a. 

Model creativity and risk-taking


b. 

Stimulate a sense of urgency – if necessary, generate a ‘crisis’


c. 

Expose colleagues to new thinking and experiences


d. 

Self-consciously relinquish control


The correct answer is b.

Which of the following conditions from the article would help to develop links with parents and the community?

a. 

Set high expectations about the degree of creativity


b. 

Use failure as a learning opportunity


c. 

Model creativity and risk-taking


d. 

Provide time and space and facilitate the practicalities


The correct answer is d.

Which of the following conditions from the article would help to develop digital competency skills amongst staff?

a. 

Use failure as a learning opportunity


b. 

Keep referring back to core values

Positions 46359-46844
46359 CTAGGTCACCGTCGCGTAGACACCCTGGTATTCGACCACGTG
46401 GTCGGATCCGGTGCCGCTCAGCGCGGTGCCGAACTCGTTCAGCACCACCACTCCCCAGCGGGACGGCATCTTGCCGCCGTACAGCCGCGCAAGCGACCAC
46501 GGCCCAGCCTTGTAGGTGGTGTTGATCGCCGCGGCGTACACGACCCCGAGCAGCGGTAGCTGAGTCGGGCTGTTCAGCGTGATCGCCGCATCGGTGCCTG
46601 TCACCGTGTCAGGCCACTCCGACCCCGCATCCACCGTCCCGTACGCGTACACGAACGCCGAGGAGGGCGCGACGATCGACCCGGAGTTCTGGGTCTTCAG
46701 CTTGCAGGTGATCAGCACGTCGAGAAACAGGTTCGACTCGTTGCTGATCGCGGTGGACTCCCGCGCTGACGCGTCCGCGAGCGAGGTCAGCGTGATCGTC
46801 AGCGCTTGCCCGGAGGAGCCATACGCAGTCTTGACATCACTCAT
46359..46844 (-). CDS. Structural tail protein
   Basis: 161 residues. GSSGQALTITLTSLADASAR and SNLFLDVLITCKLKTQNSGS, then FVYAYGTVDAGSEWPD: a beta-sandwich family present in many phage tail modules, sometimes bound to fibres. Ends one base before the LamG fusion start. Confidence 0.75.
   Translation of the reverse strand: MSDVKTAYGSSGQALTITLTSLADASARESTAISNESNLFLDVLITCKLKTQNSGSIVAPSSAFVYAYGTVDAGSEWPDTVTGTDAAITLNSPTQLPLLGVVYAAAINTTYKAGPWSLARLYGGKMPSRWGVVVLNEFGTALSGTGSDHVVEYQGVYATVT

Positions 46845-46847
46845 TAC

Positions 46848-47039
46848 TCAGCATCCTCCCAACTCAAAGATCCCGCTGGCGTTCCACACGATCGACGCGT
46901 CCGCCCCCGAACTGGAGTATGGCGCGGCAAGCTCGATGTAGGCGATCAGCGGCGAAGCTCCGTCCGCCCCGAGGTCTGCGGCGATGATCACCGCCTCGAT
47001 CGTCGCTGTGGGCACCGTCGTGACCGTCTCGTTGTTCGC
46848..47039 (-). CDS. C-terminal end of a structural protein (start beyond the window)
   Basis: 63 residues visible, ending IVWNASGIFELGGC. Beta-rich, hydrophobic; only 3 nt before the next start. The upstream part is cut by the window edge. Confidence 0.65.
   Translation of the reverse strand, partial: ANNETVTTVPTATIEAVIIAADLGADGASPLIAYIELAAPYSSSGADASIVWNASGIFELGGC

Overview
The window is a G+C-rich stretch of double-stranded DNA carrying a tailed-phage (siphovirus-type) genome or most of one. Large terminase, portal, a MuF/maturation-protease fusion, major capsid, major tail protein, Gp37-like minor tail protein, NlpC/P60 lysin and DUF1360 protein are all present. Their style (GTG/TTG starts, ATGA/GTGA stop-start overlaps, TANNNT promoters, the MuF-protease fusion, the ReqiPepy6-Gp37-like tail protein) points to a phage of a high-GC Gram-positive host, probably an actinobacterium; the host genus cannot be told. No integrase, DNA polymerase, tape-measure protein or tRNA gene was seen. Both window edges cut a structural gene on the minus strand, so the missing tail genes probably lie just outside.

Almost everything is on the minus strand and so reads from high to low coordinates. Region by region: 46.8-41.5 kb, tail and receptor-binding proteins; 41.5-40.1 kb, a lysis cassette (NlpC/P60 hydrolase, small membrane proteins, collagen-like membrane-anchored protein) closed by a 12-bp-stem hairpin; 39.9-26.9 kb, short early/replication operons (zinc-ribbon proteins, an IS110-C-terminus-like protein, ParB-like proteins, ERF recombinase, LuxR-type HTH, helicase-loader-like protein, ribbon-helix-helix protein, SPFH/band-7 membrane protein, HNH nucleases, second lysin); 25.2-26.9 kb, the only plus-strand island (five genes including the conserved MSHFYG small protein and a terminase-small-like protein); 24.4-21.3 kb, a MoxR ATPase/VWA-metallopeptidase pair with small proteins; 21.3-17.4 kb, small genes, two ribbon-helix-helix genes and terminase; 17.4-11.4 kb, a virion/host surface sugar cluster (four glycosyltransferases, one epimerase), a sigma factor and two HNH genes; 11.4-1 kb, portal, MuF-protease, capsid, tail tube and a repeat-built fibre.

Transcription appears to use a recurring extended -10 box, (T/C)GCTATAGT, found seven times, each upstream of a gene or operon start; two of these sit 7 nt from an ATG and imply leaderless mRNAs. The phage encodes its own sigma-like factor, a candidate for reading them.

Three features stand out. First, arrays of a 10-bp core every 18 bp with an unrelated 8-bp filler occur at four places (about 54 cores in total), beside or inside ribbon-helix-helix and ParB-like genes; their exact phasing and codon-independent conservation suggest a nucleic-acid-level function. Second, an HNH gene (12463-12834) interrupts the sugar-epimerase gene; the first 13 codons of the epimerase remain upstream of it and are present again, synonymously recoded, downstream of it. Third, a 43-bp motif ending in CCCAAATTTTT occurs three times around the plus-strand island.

c. 

Stimulate a sense of urgency – if necessary, generate a ‘crisis’


d. 

Expose colleagues to new thinking and experiences


The correct answer is d.

Which of the following conditions from the article would help to develop a whole school approach to external policy change with respect to the curriculum?

a. 

Promote individual and collaborative creative thinking and design


b. 

Set high expectations about the degree of creativity


c. 

Use failure as a learning opportunity


d. 

Model creativity and risk-taking


The correct answer is a.

Activity 7: Using creative leadership – test your knowledge (part 2)

Timing: Allow approximately 30 minutes

You should now consider how these conditions work when considering a real-life example.

Carefully read and analyse the Deighton Primary School case study and answer the following questions, which are related to actual examples from the case study. For each question you will need to choose two conditions that would help to facilitate each school development.